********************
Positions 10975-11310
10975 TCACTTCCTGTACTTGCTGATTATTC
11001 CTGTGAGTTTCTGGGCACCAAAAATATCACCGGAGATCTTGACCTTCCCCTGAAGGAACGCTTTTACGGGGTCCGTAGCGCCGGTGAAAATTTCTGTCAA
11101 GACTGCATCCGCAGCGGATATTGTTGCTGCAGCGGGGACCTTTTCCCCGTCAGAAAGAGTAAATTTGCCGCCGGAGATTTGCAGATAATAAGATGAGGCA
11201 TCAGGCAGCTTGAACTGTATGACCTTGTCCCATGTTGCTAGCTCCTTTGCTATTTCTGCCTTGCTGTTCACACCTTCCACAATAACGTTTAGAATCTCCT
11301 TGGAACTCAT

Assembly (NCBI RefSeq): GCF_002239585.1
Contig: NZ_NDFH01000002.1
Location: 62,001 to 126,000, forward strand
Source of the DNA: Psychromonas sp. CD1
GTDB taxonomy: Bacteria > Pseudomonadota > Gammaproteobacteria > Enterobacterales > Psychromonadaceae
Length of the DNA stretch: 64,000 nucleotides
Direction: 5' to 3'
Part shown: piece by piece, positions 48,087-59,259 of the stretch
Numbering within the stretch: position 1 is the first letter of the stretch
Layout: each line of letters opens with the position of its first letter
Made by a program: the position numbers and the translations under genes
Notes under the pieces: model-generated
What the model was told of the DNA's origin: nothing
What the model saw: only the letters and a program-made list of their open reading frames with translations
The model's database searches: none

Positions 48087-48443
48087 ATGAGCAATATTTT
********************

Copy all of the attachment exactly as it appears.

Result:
Positions 10975-11310
10975 TCACTTCCTGTACTTGCTGATTATTC
11001 CTGTGAGTTTCTGGGCACCAAAAATATCACCGGAGATCTTGACCTTCCCCTGAAGGAACGCTTTTACGGGGTCCGTAGCGCCGGTGAAAATTTCTGTCAA
11101 GACTGCATCCGCAGCGGATATTGTTGCTGCAGCGGGGACCTTTTCCCCGTCAGAAAGAGTAAATTTGCCGCCGGAGATTTGCAGATAATAAGATGAGGCA
11201 TCAGGCAGCTTGAACTGTATGACCTTGTCCCATGTTGCTAGCTCCTTTGCTATTTCTGCCTTGCTGTTCACACCTTCCACAATAACGTTTAGAATCTCCT
11301 TGGAACTCAT

Assembly (NCBI RefSeq): GCF_002239585.1
Contig: NZ_NDFH01000002.1
Location: 62,001 to 126,000, forward strand
Source of the DNA: Psychromonas sp. CD1
GTDB taxonomy: Bacteria > Pseudomonadota > Gammaproteobacteria > Enterobacterales > Psychromonadaceae
Length of the DNA stretch: 64,000 nucleotides
Direction: 5' to 3'
Part shown: piece by piece, positions 48,087-59,259 of the stretch
Numbering within the stretch: position 1 is the first letter of the stretch
Layout: each line of letters opens with the position of its first letter
Made by a program: the position numbers and the translations under genes
Notes under the pieces: model-generated
What the model was told of the DNA's origin: nothing
What the model saw: only the letters and a program-made list of their open reading frames with translations
The model's database searches: none

Positions 48087-48443
48087 ATGAGCAATATTTT